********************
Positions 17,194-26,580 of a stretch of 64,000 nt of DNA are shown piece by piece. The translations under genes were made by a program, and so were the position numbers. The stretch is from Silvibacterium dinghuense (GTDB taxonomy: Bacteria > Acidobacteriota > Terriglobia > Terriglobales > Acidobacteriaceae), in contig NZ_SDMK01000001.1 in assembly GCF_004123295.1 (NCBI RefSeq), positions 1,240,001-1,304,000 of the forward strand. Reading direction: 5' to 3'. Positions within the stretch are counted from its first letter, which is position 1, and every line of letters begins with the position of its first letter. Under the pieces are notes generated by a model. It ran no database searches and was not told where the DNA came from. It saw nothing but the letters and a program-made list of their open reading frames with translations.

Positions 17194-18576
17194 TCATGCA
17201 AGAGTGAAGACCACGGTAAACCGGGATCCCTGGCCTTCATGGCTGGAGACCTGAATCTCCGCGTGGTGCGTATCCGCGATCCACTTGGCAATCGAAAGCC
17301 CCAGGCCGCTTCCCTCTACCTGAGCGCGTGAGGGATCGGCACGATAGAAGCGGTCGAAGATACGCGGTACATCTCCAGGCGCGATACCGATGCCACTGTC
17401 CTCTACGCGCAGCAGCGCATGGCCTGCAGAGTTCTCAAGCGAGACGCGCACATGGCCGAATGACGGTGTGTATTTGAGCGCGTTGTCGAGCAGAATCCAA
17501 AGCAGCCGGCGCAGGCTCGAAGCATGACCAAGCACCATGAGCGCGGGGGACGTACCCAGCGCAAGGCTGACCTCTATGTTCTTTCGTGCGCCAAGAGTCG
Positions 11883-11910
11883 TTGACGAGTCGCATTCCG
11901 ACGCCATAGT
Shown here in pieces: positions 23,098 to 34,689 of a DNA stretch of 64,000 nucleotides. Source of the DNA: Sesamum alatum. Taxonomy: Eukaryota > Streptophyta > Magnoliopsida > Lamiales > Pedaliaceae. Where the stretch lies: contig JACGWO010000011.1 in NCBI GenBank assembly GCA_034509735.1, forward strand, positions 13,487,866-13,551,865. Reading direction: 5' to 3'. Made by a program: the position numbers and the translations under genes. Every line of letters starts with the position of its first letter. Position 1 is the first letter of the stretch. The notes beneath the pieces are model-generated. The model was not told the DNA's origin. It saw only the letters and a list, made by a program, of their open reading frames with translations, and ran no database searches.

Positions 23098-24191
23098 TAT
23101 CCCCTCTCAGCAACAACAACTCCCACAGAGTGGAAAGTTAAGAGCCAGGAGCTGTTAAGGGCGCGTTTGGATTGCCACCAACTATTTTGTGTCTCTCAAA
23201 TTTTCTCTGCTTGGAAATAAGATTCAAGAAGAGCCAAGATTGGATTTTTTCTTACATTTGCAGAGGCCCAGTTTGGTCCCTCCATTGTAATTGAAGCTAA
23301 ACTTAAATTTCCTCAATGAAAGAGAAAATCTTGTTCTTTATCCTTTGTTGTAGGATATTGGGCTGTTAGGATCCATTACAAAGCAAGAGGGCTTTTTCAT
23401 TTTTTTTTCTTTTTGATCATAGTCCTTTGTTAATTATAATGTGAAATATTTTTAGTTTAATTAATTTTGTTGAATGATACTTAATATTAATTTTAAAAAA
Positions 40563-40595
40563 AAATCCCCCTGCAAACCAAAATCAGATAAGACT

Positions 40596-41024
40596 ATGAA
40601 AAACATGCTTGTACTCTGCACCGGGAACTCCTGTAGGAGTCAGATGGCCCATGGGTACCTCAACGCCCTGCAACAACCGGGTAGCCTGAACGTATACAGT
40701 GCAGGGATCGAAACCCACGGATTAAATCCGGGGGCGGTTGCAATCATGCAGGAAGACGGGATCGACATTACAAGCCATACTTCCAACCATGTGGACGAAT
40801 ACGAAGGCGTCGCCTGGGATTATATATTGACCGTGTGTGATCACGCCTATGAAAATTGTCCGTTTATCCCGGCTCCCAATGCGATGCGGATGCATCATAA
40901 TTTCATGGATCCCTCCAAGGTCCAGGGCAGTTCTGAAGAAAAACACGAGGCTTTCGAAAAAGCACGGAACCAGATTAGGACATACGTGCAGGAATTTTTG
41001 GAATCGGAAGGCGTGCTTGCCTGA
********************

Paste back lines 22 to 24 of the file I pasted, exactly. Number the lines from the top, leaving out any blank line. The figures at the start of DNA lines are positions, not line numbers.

40601 AAACATGCTTGTACTCTGCACCGGGAACTCCTGTAGGAGTCAGATGGCCCATGGGTACCTCAACGCCCTGCAACAACCGGGTAGCCTGAACGTATACAGT
40701 GCAGGGATCGAAACCCACGGATTAAATCCGGGGGCGGTTGCAATCATGCAGGAAGACGGGATCGACATTACAAGCCATACTTCCAACCATGTGGACGAAT
40801 ACGAAGGCGTCGCCTGGGATTATATATTGACCGTGTGTGATCACGCCTATGAAAATTGTCCGTTTATCCCGGCTCCCAATGCGATGCGGATGCATCATAA